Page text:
The output value of the semiconductor industry needs to be revived in the second half of the year.

The latest news, market research firm IDC Vice President Mario Morales has no good news recently. According to the Market Watch website, according to his initial estimate, the output value of semiconductors will not recover immediately in the short term, and has not yet bottomed out. The turning point appeared in the second half of 2009. Also, the current cost reductions are at the right time, and the tightening of funds will take a long time to achieve mergers and acquisitions.

Mario Morales said at a roundtable in San Jose, Calif., last week that the most frequently asked question is when the semiconductor industry will bottom out. He said that there is no possibility of a recovery in this industry, at least until mid-2010. He made an analogy to the IC industry managers at the conference. The current semiconductor industry is like a roller coaster. It is in a state of slow-moving and bumping. After that, it will swoop down and make a diving fall. Soon after, I will be on the _, but the _ high level is not big. Morales said that the semiconductor industry has not yet reached the bottom.

The disappointment of managers can be imagined, but they should not be surprised. Although some managers come from companies with good operations, each participant knows about the current downturn. As the terminal demanders of the IC industry are mostly computer companies, mobile phone manufacturers, consumer electronics manufacturers, and automakers, the early warning of IC production value shows that the future prospects of these back-end customers are not good. Morales said the wave of recession will be very broad and will see more companies showing double-digit declines, such as PCs and mobile operators.

At present, the semiconductor industry has seen the NOR flash memory manufacturer Spansion and the memory company Qimonda AG file for bankruptcy protection. IDC predicts that global semiconductors will see a 22% decline in output in 2009, and asset spending will shrink as companies avoid updating or augmenting plant equipment. Gartner expects sales of chip production equipment to decline, and its sales to the semiconductor industry's companies are expected to reduce revenue by 45%.

Chip maker Intel is currently the only manufacturer to mention equipment overhead, and Morales said it will also shut down several old plants to cut costs. Some people think that such a volatility in semiconductor production may trigger more M&A activity, but due to the tight capital flow in the credit market, it is more difficult to make a merger with more than $100 million in acquisitions. For example, Intel, Broadcom, and Qualcomm may be the most qualified companies to acquire, due to the accumulated capital. From the latest quarterly earnings report, Intel holds $8.7 billion in cash, Broadcom has $1.2 billion, and Qualcomm has $3.8 billion. However, Morales noted that the current top priority in these semiconductor companies is to restructure or apply for a longer period of corporate debt. For example, chip maker AMD has recently split its factories into independent companies in an effort to secure Abu Dhabi buyers' capital injections.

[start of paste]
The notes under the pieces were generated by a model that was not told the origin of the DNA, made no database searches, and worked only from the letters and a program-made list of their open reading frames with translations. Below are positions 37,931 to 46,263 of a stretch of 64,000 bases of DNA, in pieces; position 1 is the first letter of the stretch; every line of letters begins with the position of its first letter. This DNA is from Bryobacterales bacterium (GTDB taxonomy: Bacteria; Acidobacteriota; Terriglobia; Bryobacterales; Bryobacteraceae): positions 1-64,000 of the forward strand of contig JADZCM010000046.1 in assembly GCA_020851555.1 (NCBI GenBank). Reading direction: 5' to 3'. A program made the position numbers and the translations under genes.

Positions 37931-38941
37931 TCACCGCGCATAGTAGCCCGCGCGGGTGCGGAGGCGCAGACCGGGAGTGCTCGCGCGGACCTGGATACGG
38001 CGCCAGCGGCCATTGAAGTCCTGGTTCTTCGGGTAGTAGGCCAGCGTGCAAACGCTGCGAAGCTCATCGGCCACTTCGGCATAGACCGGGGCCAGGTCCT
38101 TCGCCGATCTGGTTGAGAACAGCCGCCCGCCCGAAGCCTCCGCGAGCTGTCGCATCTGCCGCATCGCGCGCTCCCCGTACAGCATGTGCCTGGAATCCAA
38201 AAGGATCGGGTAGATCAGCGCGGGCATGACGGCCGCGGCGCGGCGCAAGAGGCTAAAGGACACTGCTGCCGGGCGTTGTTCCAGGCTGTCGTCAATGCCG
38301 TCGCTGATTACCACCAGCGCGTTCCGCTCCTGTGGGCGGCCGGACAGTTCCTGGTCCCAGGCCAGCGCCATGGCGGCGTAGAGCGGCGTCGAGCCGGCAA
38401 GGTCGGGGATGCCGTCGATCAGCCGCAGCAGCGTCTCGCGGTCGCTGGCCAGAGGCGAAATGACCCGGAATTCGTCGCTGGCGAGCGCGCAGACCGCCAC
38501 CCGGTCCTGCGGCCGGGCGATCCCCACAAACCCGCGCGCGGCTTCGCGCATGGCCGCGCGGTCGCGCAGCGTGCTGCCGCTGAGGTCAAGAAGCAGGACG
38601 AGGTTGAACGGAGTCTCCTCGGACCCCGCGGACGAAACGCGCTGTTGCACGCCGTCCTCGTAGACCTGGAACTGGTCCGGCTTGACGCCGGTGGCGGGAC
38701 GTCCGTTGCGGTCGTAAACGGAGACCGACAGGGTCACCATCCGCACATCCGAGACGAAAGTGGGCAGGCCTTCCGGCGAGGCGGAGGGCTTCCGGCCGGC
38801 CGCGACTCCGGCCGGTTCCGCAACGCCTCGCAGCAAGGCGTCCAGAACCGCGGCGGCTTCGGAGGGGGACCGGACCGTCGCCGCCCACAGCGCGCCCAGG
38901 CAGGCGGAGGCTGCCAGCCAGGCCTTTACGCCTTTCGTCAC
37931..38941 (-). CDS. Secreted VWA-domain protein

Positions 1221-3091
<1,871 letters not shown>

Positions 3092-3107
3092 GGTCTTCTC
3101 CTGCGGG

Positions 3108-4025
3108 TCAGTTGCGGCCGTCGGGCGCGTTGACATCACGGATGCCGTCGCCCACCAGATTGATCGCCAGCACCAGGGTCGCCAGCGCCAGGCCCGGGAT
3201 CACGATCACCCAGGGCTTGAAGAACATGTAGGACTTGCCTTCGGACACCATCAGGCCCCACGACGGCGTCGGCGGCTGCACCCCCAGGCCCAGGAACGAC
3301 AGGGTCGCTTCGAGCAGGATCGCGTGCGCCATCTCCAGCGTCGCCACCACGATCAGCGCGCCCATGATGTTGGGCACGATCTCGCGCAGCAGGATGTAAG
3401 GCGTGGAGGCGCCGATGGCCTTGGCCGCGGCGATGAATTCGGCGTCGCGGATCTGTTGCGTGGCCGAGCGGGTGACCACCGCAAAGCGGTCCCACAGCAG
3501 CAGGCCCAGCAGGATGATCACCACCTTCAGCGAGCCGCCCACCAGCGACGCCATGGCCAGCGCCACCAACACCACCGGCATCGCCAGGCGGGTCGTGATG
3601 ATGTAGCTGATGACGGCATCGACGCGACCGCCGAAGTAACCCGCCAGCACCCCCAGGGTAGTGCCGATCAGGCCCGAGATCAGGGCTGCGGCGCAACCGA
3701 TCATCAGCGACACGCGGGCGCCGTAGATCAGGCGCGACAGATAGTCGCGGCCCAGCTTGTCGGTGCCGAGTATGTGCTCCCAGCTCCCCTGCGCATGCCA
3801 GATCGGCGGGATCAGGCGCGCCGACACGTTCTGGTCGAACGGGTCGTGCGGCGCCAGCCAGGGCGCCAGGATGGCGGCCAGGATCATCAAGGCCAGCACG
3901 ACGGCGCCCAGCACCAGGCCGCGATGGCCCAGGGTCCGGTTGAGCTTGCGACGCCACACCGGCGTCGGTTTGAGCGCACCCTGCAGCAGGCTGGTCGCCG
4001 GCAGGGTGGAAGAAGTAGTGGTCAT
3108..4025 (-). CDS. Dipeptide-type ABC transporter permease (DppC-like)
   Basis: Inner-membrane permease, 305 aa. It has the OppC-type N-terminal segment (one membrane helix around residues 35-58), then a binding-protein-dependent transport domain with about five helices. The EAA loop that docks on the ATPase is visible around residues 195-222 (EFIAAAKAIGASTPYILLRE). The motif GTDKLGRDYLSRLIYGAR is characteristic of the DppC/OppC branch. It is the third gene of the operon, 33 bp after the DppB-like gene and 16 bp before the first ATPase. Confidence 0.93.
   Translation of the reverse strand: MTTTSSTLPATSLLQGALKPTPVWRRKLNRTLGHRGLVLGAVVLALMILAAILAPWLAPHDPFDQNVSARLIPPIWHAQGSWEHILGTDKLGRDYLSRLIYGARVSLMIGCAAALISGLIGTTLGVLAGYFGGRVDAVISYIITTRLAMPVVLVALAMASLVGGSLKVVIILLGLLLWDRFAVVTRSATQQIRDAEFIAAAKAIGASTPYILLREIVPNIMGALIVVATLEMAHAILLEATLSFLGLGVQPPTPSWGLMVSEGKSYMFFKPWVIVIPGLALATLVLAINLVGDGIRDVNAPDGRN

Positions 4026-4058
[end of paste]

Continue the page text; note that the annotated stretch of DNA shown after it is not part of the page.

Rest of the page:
The Philadelphia Semiconductor Index can prove that IC industry stocks are at their lowest point in a decade. At this point, investors may want to start with a strong stake and buy related stocks that have fallen. For example, on Monday, Texas Instruments reported that the first quarter earnings report showed good news of a slight increase in revenue, but investors should be on the ice.

Investigator Sanford Bernstein analyst Richard Keiser pointed out in the latest report that even if some of the star stocks unite to get the attention of the public, the negative negative environmental factors that have weak terminal demand still exist. Some data show that investors speculate that demand will enter an inflection point in the second half of 2009. Keiser pointed out. This increases the risk, assuming a deepening recession, and the negative reverse impact of semiconductor stocks will continue. Keiser said in the report, in short, we believe that the hardware needs of enterprises will be weak for some time, and the potential demand of the secondary market may be a countervailing force. This means that the semiconductor industry may not be able to see an immediate recovery, or to restore the scale before the recession (at least not in the short term).

Companies seeking to buy and buy buyers may now be looking for good deals. However, the wait-and-see time of investors may be extended.


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